Saturday, October 25, 2008

For What It's Worth


More info. More images.

(above image via.)
Not Dark Yet

Thursday, October 23, 2008

Winding Down

If I could only put one thing under the heading of What I Learned On My Summer Vacation My Roof, it would be that Greens-- mesclun, lettuce, arugula, spinach, swiss chard, kale, and mustard/collard greens--are the best plants to put in SIPs. Best? Meaning they are easy to grow, produce large quantities over a long season, and while readily available at most markets, they're relatively expensive. As a cook/eater, the real reason to grow them is that they taste good and they're good for you.

I'm also growing broccoli and brussel sprouts. As a kid I hated both of them. Now I'll go out of my way to eat them if they taste good--a great recipe makes all the difference in the world.

When you grow the plants yourself, it's striking how big the leaves are compared what makes it into the produce section at the store. It seems a shame to waste all those greens, which are similar to kale and chard. One idea I came across is to toss the broccoli or brussel sprout leaves with pasta and cheese.

In keeping with the decidedly amateurish pedantic tone that I started with a few months ago, I'd like to pass on my steps for closing up shop for the winter.

Last fall I didn't do much, just cut down the dying plants and put them in the compost pile. Then I drained the containers, in what seems to have been an unnecessary effort, to keep them from cracking due to freezing/expanding water. Because I didn't cover the planters completely, rain and snow found its way into the reservoir where it mixed with the decaying roots to create a funky stew. On the plus side, none of the tubs cracked. Of course I only found this out in the spring.


This year I drained the tubs using a little hand siphon. The one shown here is normally used to transfer kerosene to a space heater.

Next was tearing off the old plastic bag, removing the old fertilizer strip, and digging out any large roots.

The last step was to cover the whole thing with a new plastic bag.

I'm hoping that all I'll have to do in the spring is take off the bag, add some new fertilizer, put the bag back over the planter, and after cutting small holes in it, drop in the seedlings.

That might be a little optimistic, but it's a plan.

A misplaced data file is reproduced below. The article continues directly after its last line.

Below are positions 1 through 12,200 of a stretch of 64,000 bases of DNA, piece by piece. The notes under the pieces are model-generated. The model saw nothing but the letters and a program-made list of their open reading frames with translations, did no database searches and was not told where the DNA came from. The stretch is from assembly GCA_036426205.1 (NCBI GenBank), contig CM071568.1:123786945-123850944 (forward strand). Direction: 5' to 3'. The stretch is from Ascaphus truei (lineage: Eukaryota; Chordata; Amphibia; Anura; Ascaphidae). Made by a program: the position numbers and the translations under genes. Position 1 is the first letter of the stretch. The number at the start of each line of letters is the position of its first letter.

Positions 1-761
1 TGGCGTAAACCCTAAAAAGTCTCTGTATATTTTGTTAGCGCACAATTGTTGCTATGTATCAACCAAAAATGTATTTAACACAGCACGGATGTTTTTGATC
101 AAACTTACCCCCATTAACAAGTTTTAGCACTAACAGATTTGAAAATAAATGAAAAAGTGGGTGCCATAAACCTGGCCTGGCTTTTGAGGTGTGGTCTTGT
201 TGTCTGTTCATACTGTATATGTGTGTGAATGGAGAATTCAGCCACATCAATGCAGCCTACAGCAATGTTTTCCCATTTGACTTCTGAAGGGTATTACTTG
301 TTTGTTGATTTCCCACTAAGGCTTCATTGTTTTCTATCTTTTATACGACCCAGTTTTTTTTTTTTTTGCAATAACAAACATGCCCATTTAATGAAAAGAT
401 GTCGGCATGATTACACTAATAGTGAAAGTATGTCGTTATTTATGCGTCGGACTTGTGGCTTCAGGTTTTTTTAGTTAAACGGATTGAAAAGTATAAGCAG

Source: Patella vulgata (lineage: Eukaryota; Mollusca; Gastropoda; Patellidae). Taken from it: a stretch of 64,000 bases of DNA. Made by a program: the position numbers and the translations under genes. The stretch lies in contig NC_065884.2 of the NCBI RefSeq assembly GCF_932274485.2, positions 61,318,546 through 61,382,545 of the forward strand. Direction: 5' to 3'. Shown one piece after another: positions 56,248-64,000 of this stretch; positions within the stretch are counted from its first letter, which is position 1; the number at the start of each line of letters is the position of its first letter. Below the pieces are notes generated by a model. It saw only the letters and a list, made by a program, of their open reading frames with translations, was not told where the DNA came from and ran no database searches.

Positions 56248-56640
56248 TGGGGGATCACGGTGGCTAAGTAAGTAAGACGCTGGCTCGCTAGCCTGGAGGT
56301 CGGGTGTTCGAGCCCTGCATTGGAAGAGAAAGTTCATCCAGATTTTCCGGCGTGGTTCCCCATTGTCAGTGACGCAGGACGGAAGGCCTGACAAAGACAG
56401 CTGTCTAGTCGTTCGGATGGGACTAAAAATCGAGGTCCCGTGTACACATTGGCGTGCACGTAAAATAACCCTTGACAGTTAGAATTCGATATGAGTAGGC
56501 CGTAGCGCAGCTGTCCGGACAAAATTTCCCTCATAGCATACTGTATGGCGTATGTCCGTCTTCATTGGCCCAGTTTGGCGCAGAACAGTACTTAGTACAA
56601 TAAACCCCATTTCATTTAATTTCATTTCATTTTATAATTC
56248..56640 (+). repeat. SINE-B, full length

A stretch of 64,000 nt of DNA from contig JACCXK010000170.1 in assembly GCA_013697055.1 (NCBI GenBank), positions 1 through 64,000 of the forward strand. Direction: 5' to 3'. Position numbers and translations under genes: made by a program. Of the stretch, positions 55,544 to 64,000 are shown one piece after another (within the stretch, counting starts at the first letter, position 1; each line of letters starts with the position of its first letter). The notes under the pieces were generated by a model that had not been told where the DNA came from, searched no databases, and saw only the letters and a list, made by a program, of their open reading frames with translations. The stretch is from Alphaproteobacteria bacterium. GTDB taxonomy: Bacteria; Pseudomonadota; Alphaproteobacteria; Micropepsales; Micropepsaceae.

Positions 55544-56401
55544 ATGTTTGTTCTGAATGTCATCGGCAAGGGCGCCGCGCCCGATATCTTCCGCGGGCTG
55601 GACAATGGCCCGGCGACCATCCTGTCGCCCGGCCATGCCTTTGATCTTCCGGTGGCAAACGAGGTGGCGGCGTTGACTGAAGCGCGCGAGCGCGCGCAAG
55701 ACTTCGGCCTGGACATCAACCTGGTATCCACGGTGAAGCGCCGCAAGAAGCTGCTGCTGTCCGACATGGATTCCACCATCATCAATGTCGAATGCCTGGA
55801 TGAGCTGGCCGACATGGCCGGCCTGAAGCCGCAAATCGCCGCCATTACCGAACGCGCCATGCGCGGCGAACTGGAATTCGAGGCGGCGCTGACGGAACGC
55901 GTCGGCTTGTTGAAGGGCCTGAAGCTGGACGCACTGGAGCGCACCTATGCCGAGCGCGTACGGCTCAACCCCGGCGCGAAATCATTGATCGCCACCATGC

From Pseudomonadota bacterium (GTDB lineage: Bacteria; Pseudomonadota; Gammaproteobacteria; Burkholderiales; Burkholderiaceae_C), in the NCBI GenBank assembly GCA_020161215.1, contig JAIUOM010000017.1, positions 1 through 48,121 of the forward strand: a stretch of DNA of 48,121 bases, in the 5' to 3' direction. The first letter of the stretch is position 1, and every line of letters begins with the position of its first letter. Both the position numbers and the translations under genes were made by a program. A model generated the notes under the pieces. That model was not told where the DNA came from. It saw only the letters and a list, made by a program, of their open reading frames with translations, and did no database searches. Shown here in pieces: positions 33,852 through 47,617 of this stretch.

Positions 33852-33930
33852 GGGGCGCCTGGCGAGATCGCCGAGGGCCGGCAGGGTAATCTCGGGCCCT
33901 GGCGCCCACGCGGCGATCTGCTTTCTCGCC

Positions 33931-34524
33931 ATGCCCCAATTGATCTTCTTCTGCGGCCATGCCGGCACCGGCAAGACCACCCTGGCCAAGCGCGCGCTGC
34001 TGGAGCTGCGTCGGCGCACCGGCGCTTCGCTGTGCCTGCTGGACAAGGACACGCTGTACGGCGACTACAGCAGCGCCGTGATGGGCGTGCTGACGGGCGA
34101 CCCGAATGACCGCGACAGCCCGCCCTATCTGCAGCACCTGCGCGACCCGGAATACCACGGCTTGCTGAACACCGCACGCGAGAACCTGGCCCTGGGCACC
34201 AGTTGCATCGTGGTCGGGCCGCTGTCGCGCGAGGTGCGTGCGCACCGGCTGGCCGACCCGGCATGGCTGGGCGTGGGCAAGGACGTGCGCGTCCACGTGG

Tuesday, October 14, 2008

Favorite Greens 2008: Renee's Stirfry Mix

Renne's Garden
Renee's Stirfry Mix
growing in sub-irrigated planters (SIPS)

If you want to grow a flavorful selection of greens, you can't do better than this. Especially easy to grow in a SIP, Renee's stirfry mix gives you red mustard, mizspoona, pac choi, and Asian red kale. It's a plain and spicy, multi-textured extravaganza.

Click on the photo to view a close-up of these nutrient-packed greens.

We've been cutting greens for salads and stir-fries for weeks. And I just planted some more seeds that will start outdoors but come inside this Chicago winter and live on our second floor, unheated but in the 40s due to a leaky first-floor ceiling.

We'll see if they grow inside and keep us in fresh greens this winter--that's the hope.

I'm buying more of these seeds for next year, that's for sure.

Friday, October 10, 2008

Financial Argument for Planting a Garden (in SIPs)

With most of our retirement portfolios worth about sixty percent of what they were two months ago, I’m sure you’ll see a lot of “boot strapping” both in the corporate sector and at home. People will hold off large expenditures and start watching what they spend on everyday items, like, most appropriately here, food.

People will weigh food costs against quality; which may impact the commercial supply chain. The big box grocers will be running sales on produce that don’t seem possible until you realize the direct correlation between cost and quality. The niche markets, focused on organic or higher quality produce may suffer, since their food is often more expensive to grow. The farmers may feel a pinch as well with their commercial buyers but also the farmers markets and CSAs since spending four or five dollars a pound for tomatoes may seem like a luxury to some people.

Please take a breath and gather some perspective. High quality, locally sourced, organic food is probably much better for your health than the high volume, commercially grown, low quality produce alternative. What is your health worth to you (please factor in rising health care costs before answering)? Some people believe that since the “good stuff” has more concentrated flavor, a person is more likely not to overeat or need as much of it. Maybe less is more?